• Check the accessibility of all Trinity buildings on Maps by clicking on the building you require. An accessibility link is included in the information window, which links to information on the location of enabled toilets; parking; hearing loops; and entrances. 
  • Students with complex needs or severely reduced mobility may have a Personal Emergency Evacuation Plan (PEEPS). The information for the student’s safe evacuation in the event of an emergency will be contained in their LENS report. Training in the use of the evacuation equipment can be obtained from the Disability Service.

Resources/links

The Handicapped and Their Problems

The word handicapped used to refer to a ‘person with a disability’. This is because the word handicap means ‘ obstacles, restrictions or barriers that makes the life difficult’.

Handicapped people are physically or mentally disabled people. A person with a disability is one who not able to do the major physical or mental function/s of life.

In our society there are many handicapped, disabled or physically disabled people. Some of them are physically born-handicapped and some others are mentally retarded. There are others who have lost limbs or sense organs on account of an attack of some diseases. Others are victims of accidents such as train or bus accidents, bomb-explosions, fire-burns etc, or injury in factories and so on.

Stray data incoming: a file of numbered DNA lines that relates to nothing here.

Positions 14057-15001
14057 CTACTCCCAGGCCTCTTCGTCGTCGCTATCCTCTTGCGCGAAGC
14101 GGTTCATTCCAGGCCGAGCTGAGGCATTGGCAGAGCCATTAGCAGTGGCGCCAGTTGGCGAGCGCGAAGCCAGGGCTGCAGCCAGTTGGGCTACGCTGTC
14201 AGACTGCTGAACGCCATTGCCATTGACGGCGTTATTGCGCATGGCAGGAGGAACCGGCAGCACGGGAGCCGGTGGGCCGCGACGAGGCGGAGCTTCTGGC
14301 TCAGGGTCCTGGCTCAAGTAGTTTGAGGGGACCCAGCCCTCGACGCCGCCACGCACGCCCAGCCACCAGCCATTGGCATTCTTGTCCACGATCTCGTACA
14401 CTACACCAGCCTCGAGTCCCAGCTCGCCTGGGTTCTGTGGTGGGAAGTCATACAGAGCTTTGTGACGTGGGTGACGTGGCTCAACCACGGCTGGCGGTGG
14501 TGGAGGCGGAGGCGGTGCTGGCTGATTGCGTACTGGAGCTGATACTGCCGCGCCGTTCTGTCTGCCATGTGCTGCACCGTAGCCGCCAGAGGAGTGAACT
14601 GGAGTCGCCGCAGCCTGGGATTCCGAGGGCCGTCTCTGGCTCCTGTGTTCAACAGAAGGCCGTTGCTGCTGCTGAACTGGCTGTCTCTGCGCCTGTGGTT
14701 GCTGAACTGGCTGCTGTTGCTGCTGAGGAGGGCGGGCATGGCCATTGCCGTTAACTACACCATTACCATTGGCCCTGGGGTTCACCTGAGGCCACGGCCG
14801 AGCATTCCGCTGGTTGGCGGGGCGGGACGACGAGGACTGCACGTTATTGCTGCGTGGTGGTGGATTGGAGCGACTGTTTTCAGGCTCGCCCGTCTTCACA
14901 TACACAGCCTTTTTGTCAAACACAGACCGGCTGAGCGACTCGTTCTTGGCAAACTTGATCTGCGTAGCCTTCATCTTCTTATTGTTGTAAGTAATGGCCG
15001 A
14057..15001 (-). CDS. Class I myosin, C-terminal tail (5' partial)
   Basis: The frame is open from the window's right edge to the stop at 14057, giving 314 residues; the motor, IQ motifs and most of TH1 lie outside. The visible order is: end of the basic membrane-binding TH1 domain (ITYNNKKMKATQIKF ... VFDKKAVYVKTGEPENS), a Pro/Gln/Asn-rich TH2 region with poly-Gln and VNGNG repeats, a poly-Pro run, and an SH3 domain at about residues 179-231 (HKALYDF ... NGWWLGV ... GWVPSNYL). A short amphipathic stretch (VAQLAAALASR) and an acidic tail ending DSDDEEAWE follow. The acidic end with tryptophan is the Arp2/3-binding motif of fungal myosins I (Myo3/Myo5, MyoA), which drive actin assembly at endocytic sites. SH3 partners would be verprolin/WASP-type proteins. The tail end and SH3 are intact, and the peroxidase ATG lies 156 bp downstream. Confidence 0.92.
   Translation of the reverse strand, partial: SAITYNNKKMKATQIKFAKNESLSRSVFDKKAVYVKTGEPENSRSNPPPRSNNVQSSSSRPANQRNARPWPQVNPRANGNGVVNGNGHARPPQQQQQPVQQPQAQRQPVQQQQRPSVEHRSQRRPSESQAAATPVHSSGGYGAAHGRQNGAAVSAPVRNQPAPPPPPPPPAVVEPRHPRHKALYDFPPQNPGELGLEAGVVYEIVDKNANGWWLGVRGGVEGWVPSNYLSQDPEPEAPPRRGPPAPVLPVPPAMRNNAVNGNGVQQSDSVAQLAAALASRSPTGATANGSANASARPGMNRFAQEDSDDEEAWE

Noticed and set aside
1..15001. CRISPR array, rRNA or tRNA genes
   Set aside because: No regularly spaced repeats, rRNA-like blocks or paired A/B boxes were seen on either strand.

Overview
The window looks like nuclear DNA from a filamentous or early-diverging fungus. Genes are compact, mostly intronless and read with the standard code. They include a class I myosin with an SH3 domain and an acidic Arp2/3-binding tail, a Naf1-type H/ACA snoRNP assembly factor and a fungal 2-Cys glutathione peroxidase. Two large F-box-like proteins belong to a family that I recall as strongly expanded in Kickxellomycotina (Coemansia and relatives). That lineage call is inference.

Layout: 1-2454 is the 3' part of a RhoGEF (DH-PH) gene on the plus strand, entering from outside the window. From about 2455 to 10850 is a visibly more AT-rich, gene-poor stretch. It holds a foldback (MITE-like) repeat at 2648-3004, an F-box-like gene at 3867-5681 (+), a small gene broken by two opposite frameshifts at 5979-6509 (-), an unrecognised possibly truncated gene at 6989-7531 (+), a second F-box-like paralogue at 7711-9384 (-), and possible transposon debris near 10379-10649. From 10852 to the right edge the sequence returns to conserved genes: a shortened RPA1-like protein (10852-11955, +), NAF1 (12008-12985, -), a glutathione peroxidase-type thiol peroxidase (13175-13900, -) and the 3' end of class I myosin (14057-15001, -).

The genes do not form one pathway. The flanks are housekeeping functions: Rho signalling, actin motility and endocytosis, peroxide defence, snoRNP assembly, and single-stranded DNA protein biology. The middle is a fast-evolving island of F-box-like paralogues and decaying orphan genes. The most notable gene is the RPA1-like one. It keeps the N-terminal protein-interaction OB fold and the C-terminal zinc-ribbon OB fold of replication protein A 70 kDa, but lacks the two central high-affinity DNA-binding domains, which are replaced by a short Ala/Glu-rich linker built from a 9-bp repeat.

In this or that way, they are deprived of the pleasure of enjoying a normal life. So we must not look down upon these persons as social burdens. They must be encouraged to face life boldly and to feel that life still holds the charm for them. They can be usefully employed in various craft and vocations befitting to them.

They can achieve great success if they are given enough opportunity. A man who is blind may develop a talent for music. Beethoven, who was deaf, became a world-famous musician. We can also take the example of Helen Keller who was blind, deaf and dumb but discovered a new horizon for the blind.

Sudha Chandran of our country is another instance who has become a celebrity as a dancer with her artificial leg and it has been possible for her iron-training to rehabilitate with dignity in our society.

It is not charity but fellow-feeling which they need. There are some philanthropic organizations and NGOs that are doing good work to rehabilitate the handicapped. The government has also taken some steps for the handicapped such as free journey by bus or by train, reservation of some employment etc.

But that is not enough. Disabled people’ or ‘Differently abled people’ should get the emotional, financial, and physical support from the society. We should have sympathy for them. We should all come forward to fight against discrimination against differently abled people. Every person on earth deserves equal respect. As for the handicapped children the parents and other members of the society should have a soft corner in their hearts to acknowledge their position in the society.

Further, since disabled people are actually ‘differently abled’ people, they should get enough opportunity to sharpen their skills and bring out the amazing hidden talents.